This description of feature sensing through capacitive sensing is provided in order to facilitate an understanding of the disclosure. Persons of skill in the art will appreciate that the scope and nature of the disclosure is not limited by the description provided.

The present disclosure is directed to an obscured feature detector 10. In the exemplary embodiments illustrated in FIGS. 1, 2, 3, 4, and 6 the obscured feature detector 10 comprises a sensor plate array 31 (see FIG. 7), a multi-layer printed circuit board 40 (see FIGS. 2, 3, and 6), a sensing circuit 30 (see FIG. 4), a controller 60 (see FIGS. 4, 5), a display circuit 50 (see FIG. 4), a plurality of indicators 52 (see FIGS. 1, 3, 4, and 6), a power controller 20 (see FIG. 4), and a housing 12 (see FIGS. 1, 2, 3, and 6).

In some embodiments, as shown in FIG. 7, the sensor plate array 31 comprises two or more sensor plates 32 arranged substantially in a plane. Each sensor plate 32 has a capacitance that varies based on: (a) the proximity of the sensor plate 32 to one or more surrounding objects, and (b) the dielectric constant(s) of the surrounding object(s). Thus, by evaluating the capacitances of the sensor plates 32, the sensor plate array 31 is capable of sensing the presence and location of one or more features obscured by a surface (see FIG. 1) in contact or proximity with the obscured feature detector 10. In some embodiments each of the sensor plates 32 are substantially the same size.

The sensor plates 32 can be positioned side by side in a linear arrangement so that a longitudinal axis of the array 31 is substantially perpendicular to a longitudinal axis of the individual sensor plates 32. In some embodiments, the obscured feature detector 10 comprises thirteen sensor plates 32, with a gap of approximately 1.7 mm between adjacent plates. In some embodiments, each sensor plate 32 has a width of about 11 mm wide and a length of about 47 mm. The individual plates 32 can comprise thin, conductive surfaces and can be manufactured using a variety of suitable techniques, such as, for example, depositing conductive ink on a substrate or applying thin sheets of conductive material to the substrate.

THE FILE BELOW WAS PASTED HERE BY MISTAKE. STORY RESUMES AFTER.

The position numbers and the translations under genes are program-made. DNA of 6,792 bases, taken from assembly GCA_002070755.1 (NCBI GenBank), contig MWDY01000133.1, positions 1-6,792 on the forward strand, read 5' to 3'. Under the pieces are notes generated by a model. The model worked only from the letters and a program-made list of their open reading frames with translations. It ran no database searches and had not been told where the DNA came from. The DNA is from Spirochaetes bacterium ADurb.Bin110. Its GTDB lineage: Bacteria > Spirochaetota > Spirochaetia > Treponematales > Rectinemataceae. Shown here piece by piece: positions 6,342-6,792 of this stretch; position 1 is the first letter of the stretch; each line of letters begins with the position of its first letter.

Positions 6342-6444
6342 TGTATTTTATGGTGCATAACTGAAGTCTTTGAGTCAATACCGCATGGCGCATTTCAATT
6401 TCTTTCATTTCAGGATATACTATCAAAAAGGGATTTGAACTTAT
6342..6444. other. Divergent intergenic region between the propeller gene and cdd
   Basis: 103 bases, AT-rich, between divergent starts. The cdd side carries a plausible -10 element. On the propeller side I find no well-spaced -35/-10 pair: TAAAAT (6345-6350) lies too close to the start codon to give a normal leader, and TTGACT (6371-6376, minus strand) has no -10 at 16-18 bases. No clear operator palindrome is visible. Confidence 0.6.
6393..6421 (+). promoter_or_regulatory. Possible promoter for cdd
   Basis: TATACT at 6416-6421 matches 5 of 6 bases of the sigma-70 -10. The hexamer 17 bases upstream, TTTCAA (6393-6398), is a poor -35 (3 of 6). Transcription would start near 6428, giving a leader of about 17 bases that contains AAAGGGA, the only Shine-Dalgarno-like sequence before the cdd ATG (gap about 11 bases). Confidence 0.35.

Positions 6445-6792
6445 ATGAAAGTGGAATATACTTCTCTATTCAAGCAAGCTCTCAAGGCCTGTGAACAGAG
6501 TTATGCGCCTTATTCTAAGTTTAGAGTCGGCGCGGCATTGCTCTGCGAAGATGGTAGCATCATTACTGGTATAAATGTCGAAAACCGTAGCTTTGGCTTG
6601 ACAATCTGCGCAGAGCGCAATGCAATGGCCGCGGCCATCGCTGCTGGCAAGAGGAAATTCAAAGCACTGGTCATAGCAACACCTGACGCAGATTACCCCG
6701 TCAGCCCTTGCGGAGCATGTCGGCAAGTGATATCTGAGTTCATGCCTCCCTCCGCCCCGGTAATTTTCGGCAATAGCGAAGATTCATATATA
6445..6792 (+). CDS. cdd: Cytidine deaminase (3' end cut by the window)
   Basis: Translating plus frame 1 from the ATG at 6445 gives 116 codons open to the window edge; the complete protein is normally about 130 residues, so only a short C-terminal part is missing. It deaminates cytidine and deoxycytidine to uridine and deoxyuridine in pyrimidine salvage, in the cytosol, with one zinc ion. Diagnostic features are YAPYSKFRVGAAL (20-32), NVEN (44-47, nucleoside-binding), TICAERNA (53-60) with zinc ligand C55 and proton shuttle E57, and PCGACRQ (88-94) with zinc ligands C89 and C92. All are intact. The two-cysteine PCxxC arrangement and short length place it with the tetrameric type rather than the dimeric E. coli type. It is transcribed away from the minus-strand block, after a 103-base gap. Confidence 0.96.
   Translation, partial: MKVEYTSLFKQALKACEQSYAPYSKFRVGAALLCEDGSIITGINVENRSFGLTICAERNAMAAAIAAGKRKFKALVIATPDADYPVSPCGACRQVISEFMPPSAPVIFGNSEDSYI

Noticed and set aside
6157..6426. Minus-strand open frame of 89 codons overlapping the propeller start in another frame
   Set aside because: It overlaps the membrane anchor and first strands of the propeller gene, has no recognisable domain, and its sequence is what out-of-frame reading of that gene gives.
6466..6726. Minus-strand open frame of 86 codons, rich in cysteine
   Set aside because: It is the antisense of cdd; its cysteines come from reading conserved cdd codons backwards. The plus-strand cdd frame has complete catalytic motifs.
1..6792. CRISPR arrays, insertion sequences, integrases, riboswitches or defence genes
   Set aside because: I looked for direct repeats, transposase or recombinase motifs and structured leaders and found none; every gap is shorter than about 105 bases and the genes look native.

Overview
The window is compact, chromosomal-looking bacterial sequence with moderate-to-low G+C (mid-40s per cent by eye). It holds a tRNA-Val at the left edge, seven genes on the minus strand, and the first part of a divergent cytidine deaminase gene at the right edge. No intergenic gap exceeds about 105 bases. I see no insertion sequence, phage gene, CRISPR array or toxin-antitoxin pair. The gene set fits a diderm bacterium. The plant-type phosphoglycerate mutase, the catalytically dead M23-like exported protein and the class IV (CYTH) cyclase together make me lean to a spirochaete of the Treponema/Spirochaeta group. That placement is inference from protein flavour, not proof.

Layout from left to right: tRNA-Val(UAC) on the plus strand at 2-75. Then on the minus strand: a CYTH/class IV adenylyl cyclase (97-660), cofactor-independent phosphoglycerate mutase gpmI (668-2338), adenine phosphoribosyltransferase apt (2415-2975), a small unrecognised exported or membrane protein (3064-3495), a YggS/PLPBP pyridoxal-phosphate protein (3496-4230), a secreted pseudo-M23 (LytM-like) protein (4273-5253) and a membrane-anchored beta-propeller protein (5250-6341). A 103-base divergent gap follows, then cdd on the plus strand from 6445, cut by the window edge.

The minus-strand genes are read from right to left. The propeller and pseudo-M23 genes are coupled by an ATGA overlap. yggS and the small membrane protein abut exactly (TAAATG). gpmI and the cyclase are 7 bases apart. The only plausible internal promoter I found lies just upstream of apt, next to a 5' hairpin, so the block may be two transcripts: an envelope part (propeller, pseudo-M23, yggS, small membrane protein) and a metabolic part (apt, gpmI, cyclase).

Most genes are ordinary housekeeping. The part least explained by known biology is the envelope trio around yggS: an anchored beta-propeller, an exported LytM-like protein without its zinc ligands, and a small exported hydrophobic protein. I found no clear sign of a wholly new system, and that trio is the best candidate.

In some embodiments, each individual sensor plate 32 of the sensor plate array 31 can be independently connected to the capacitance-to-digital converter 38 via a multiplexer 37 (see FIG. 4), and the sensor plate array 31 itself is attached to a layer 41 of the printed circuit board 40, the printed circuit board 40 being positioned on the underside of the detector 10 (see FIG. 6). In some embodiments, the obscured feature detector 10 has at least four sensor plates 32, which advantageously enables the obscured feature detector 10 to detect the full width of a common obscured feature, such as a stud 95, from a stationary position. By contrast, many existing stud detectors with fewer than four sensor plates 32 cannot detect the full width of a stud 95 without being moved.

In some embodiments, as shown in FIG. 6, the printed circuit board 40 comprises a multi-layer board with a layer comprising a sensor board 41 on which the sensor plate array 31 and other electrical traces are placed, one layer comprising a ground plane board 43 upon which a ground plane and other electrical traces are placed, a power plane board 42 upon which a power plane and other electrical traces are placed, and a top layer comprising a metal shielding 44, and other electrical traces. In some embodiments the sensor plate array 31 is placed on an internal layer of the printed circuit board 40 which may protect the circuits from some electrostatic discharge. Placing the sensor plates 32 on an internal layer may also minimize the expansions and contractions of the sensor plates 32 as the printed circuit board 40 is flexed. Sensor plates 32 that do not expand and contract with flexing may provide more consistent readings. In some embodiments the electrical traces comprise electrically conductive paths.

The printed circuit board 40 can be made from a variety of suitable materials, such as, for example, FR-4, FR-406, or more advanced materials used in radio frequency circuits, such as Rogers 4003C. Rogers 4003C, and other radio-frequency-class printed circuit board substrates, may offer improved performance across a broader temperature range. In the embodiment illustrated in FIG. 6, the printed circuit board 40 is positioned external to the housing 12.